extra for the same.
Guthrie, Okla., Jan. 16.—The House,
Friday, after a spirited debate, decid-
ed to adjourn from Friday, January
22nd, to Monday, January 25th, thus
enabling the legislature to accept El
Reno's invitation to be guests of the
city Saturday night, January 23rd, at
a ball and banquet. During the debate
it was declared that El Reno was a
candidate for the state capital. This
was denied by Represnetative Cope
and Speaker Wilson, both of whom
repreesnt Canadina county.
Representative Gilmer, of Ardmore,
is the author of a bill for a Con-
federate home to be located by a com-
mission composed of six members.
His bill carries $20,000 appropriation.
Representative Maxey, of Shawnee,
previously introduced a like measure
which appropriated $15,000 for a home.
Representative Tillotson of Nowata,
is the author of a bill prescribing the
method of leasing the lands of minors
for oil and gas purposes. Its passage
with slight amendments has been
Representative Ht im, of Creek coun-
ty, is the author of a bill to prohibit
the sale of or giving away of mor-
phine and cocaine. He would place the
penalty for violation at a fine of $500,
and imprisonment for five years.
Representative Sullivan of Sequo-
yah county, has a free text book bill
before the House.
The longest bill yet introduced in
the legislature is by Senator Roddie,
of Ada, an act to amend the state
banking laws enacted by the first
In considering the parole of state
convicts now in Kansas prison, the
Senate went on record as being op-
posed to bringing the convicts home
and employing them in underground
One of the best musical treats that
t lie citizens of Norman have had the
privilege of enjoying for a long time
was given at the M. E. church, south,
last night by Professor Brase, Profes-
sor Holmberg, the University Male
Quartette, and Mrs. Guarant. The
concert was given by these people, un-
der the auspices of the church, as a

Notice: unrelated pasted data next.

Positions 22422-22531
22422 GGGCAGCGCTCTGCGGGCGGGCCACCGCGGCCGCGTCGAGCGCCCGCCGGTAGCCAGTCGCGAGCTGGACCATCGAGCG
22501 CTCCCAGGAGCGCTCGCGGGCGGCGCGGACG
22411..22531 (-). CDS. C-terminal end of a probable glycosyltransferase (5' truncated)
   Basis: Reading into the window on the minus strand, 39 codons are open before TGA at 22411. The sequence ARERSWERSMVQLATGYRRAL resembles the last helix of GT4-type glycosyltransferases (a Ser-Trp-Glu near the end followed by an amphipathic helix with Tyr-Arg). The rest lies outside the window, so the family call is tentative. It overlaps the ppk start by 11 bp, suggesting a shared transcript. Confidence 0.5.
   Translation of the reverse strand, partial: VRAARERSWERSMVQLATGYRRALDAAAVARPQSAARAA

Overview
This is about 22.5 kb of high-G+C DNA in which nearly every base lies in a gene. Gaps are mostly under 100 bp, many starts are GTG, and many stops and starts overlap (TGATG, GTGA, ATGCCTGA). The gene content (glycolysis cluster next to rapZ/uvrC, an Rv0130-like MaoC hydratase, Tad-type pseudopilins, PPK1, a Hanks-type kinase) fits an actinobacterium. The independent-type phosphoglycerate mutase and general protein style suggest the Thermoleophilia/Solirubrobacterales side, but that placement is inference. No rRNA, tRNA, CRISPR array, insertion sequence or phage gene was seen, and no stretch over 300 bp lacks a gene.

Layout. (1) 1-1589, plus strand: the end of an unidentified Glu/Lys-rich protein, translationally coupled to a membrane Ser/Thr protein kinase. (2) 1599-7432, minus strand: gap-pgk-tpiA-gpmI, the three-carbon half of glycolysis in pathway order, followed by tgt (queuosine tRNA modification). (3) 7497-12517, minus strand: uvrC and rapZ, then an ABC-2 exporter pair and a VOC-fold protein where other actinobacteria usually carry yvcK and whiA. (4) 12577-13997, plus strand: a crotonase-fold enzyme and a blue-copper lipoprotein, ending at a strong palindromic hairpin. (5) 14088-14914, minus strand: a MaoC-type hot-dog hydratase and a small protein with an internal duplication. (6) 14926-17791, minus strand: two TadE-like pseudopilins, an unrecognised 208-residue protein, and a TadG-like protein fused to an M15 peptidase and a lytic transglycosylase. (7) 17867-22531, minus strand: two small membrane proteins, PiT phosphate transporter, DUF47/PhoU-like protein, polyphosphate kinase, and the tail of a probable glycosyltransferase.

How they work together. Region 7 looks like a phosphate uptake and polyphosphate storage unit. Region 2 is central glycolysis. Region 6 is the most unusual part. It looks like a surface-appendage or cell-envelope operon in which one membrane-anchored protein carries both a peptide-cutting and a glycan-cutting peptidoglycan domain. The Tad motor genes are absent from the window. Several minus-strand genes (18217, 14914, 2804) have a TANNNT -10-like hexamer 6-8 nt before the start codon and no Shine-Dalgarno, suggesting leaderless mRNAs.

dedicatory service for the new pipe
organ that has just been installed, and
which is a departure from the usual
kinds of musical instruments hereto-
fore known to Norman people.
The University Male Quartette and
Professor Holmberg are too well
known here to demand any comment.
Their appearance on any program
would mean a first class entertain-
ment. Professor Brase's home is in
Lindsborg, Kansas, where he is em-
ployed as instructor in the music
school. He is recognized as one of
the- foremost organists of the South-
west. For the last ten years he has
played the pipe organ at all those
great Messiah festivals that have been
held at Lindsborg, which are yearly
lauded through the press and talked
about all over the country. He re-
ceived his principle musical educa-
tion abroad and was for some time
organist in the King's Chapel at
in all, Professor Brase rendered
eleven selections last night, all of
which were loudly applauded and high
ly appreciated by a large audience. As
stated in the beginning, the music
was a departure from the kind usual-
ly heard in Norman, and this fact add-
ed to the fact that a man who thor-
oughly understands the pipe organ
was presiding and playing made the
entertainment doubly interesting.
The University Male Quartette made
the Northwlnd howl so much real like
CONTINUED ON PAGE FIVE.
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Danner, V. E. Norman Daily Independent. (Norman, Okla.), Vol. 1, No. 12, Ed. 1 Saturday, January 16, 1909, newspaper, January 16, 1909; (https://gateway.okhistory.org/ark:/67531/metadc106694/m1/1/: accessed August 2, 2021), The Gateway to Oklahoma History, https://gateway.okhistory.org; crediting Oklahoma Historical Society.